Hardeman, Ernie (PC)                      Oxford                                   Deputy Opposition House Leader / Leader parlementaire adjoint de
                                                                                   l’opposition officielle
Hillier, Randy (PC)                       Lanark–Frontenac–Lennox and
                                          Addington
Horwath, Andrea (NDP)                     Hamilton Centre / Hamilton-Centre        Leader, Recognized Party / Chef de parti reconnu
                                                                                   Leader, New Democratic Party of Ontario / Chef du Nouveau parti
                                                                                   démocratique de l’Ontario
                                                                                   Third Deputy Chair of the Committee of the Whole House /
                                                                                   Troisième vice-présidente du Comité plénier de l’Assemblée
                                                                                   législative
Hoy, Pat (LIB)                            Chatham–Kent–Essex
Hudak, Tim (PC)                           Niagara West–Glanbrook / Niagara-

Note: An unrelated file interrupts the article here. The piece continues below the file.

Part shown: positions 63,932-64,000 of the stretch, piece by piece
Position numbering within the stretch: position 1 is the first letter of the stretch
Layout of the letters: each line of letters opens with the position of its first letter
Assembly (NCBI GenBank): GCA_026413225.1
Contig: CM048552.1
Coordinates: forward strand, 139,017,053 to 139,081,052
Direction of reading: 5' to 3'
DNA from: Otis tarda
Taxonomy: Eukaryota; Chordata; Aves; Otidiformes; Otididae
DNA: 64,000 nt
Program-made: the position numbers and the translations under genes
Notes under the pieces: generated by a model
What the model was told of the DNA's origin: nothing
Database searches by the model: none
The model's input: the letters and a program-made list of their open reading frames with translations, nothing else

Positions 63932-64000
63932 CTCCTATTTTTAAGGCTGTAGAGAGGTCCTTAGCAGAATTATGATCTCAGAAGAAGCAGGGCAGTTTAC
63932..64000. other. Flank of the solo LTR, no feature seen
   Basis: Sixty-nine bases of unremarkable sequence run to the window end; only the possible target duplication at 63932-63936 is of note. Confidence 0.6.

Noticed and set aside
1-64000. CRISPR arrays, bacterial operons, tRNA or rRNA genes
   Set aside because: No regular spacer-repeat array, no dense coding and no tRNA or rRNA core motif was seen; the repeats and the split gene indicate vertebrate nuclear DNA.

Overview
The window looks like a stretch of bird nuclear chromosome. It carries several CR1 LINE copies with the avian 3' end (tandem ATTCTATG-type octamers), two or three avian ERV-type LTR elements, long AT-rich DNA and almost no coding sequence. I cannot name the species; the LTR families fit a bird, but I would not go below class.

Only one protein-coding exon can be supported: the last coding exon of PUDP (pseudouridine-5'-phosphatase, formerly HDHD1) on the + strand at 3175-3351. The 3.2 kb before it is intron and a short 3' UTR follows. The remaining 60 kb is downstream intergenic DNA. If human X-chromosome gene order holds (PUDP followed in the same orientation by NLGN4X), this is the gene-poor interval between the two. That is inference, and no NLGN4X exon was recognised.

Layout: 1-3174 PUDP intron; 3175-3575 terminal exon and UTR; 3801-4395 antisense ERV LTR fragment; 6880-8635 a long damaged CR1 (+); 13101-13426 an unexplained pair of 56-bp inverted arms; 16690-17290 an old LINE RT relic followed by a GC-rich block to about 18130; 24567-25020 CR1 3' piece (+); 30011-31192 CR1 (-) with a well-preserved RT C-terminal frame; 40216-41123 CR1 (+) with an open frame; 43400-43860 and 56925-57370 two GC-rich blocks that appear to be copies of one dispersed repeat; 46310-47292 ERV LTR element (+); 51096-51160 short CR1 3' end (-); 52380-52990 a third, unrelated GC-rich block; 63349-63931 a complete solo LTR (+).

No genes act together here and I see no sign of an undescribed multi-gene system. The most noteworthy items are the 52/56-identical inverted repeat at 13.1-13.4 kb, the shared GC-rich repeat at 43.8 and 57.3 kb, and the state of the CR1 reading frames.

Ouest–Glanbrook
Jaczek, Helena (LIB)                      Oak Ridges–Markham
Jeffrey, Linda (LIB)                      Brampton–Springdale
Jones, Sylvia (PC)                        Dufferin–Caledon
Klees, Frank (PC)                         Newmarket–Aurora
Kormos, Peter (NDP)                       Welland                                  Third Party House Leader / Leader parlementaire de parti reconnu
Kular, Kuldip (LIB)                       Bramalea–Gore–Malton
Kwinter, Monte (LIB)                      York Centre / York-Centre
Lalonde, Jean-Marc (LIB)                  Glengarry–Prescott–Russell
Leal, Jeff (LIB)                          Peterborough
Levac, Dave (LIB)                         Brant
MacLeod, Lisa (PC)                        Nepean–Carleton
Mangat, Amrit (LIB)                       Mississauga–Brampton South /
                                          Mississauga–Brampton-Sud
Marchese, Rosario (NDP)                   Trinity–Spadina
Martiniuk, Gerry (PC)                     Cambridge
Matthews, Hon. / L’hon. Deborah (LIB)     London North Centre / London-            Minister of Children and Youth Services / Ministre des Services à
                                          Centre-Nord                              l’enfance et à la jeunesse
                                                                                   Minister Responsible for Women’s Issues / Ministre déléguée à la
                                                                                   Condition féminine